Written by: Ms Sonia Appleby
Holding the Parental/Child Space when a Child is Upset
Managing the ‘parental space’ can at times require more effort, thought, empathy and patience than we may feel we have the capacity to impart.
Most of us will well remember the immediate post-birth experiences of bewilderment juxtaposed to joy; sometimes profound sadness, relief, the uncertainty of coping with the next few hours let alone the vast vista of childhood that should be boundaried by the age of majority but realistically lasts well into early adulthood.
Getting to know your baby and then child is a profound journey of learning in understanding oneself through the prism of being able to identify with your child. Most parents instinctively attend to these emotional and parental issues. They are alert to their babies’ noises, how they sleep, how they like to be held etc. and accommodate themselves and their personalities in the service of their babies’ needs in an entirely naturalistic way. There is no perfect script for doing this thing called parenting. For the most part in the very early days, parents are learning about their infants and babies and are mostly satisfied in ensuring their child’s needs are met.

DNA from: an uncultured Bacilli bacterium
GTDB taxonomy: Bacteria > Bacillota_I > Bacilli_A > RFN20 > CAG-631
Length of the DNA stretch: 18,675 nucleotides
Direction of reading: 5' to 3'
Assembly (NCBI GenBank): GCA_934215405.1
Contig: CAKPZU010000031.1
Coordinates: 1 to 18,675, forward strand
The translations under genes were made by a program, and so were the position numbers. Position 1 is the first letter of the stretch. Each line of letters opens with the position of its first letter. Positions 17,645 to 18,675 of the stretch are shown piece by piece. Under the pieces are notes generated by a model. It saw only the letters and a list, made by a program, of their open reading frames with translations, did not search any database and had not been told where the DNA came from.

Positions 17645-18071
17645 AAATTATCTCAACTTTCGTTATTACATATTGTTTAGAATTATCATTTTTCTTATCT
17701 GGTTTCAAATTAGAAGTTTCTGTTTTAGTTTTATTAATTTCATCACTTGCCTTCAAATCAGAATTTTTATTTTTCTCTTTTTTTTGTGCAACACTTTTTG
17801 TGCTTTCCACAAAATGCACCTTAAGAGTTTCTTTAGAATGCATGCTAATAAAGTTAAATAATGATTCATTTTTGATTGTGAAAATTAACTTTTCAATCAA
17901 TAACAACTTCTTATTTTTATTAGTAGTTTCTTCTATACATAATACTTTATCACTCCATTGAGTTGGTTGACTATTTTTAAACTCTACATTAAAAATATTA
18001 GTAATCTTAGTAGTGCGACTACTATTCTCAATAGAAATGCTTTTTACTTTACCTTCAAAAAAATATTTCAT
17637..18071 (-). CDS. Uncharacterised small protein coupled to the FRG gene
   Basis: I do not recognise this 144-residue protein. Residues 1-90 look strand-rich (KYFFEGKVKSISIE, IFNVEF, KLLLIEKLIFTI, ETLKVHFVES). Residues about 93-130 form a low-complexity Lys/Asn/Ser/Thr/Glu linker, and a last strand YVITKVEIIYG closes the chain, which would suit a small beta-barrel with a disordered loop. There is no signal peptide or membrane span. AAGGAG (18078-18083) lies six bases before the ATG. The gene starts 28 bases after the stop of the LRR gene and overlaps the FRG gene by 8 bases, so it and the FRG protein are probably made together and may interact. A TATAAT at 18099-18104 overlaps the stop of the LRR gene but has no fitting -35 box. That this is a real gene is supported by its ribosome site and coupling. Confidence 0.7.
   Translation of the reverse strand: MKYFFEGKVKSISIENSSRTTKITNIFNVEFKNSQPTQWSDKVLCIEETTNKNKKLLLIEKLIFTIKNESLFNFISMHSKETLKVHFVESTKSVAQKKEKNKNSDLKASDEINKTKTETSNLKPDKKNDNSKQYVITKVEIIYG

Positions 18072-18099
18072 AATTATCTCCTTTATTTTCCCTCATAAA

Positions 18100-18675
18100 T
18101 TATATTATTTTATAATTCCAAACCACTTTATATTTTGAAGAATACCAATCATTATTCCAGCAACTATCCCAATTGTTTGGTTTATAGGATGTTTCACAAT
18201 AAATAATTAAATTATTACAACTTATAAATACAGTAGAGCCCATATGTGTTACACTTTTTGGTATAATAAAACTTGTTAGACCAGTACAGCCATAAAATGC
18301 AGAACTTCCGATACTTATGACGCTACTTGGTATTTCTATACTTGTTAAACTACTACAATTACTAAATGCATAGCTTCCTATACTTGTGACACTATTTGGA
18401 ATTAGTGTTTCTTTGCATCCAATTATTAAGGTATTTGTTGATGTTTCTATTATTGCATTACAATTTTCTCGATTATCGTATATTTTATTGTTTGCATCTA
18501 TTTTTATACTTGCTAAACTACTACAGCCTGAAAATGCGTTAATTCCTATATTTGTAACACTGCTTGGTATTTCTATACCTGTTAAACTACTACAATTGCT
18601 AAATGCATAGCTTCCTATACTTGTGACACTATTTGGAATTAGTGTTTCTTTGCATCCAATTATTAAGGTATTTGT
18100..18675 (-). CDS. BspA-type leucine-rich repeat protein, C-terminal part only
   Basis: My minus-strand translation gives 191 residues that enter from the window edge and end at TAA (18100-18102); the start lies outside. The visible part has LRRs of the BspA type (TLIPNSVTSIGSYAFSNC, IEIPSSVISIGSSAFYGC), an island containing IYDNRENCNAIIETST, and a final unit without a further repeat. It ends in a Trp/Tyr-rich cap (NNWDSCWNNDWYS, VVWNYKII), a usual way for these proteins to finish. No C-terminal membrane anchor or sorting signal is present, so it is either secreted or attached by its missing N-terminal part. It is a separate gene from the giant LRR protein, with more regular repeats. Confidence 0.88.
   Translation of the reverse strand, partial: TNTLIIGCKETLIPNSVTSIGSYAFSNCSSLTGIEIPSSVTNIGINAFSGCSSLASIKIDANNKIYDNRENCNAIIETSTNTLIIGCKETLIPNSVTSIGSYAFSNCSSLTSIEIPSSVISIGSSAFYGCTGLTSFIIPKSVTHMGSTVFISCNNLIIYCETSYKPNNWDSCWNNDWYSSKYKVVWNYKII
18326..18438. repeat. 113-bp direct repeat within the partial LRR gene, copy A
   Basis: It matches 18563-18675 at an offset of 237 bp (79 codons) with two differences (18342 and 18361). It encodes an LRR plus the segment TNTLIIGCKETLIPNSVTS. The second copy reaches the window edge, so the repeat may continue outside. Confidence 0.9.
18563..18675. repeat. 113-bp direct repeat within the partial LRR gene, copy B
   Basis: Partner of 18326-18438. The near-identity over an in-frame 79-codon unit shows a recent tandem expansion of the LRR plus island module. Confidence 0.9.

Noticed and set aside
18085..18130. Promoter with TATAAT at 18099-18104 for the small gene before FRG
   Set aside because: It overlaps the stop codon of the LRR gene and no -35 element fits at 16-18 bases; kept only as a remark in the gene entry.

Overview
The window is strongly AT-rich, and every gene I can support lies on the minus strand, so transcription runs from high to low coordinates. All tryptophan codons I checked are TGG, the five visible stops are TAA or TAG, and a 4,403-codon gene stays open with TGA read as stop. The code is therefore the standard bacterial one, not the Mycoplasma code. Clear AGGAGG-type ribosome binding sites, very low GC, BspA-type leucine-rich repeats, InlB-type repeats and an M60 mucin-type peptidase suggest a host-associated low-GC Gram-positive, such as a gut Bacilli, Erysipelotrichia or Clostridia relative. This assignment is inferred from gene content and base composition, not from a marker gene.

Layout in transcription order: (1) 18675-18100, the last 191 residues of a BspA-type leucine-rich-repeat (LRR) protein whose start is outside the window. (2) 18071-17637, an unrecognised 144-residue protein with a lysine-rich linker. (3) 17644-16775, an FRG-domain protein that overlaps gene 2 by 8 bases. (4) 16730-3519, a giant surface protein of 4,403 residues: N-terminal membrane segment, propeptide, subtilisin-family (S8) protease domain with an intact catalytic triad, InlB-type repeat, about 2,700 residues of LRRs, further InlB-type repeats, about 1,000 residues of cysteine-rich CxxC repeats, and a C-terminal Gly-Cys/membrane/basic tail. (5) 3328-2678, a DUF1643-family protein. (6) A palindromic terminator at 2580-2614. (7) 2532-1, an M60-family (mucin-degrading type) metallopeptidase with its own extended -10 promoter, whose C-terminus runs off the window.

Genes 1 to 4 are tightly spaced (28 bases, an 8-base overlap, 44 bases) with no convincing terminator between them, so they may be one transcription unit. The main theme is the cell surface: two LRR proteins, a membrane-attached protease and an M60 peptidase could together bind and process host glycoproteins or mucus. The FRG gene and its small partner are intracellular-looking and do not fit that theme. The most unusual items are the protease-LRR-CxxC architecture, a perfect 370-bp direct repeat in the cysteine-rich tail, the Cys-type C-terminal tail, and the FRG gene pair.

This is all well and good but being able to tolerate an apparently upset baby or child can drive some parents to the very edge of ‘parental space’. A bit like real space where the capacity to be centred by one’s own ‘gravity’ or sense of self becomes distorted.
In responding to an upset child, some parents mirror a form of confusion, or may even enter a state of temporary disturbance. This could easily manifest when children are upset and can be profoundly provocative for their parents. In some it might affect their sense of being able to control the world to protect their child and having to confront the reality of the limits to parental omnipotence.
Sometimes our child’s upset takes us back to our own childhood and sometimes without proper thought, we respond to our child’s upset either reflecting our own parents’ responses or retaliate against these old memories and do the opposite. The problem with these understandable responses is they are anachronistic attempts to manage a child in the here and now.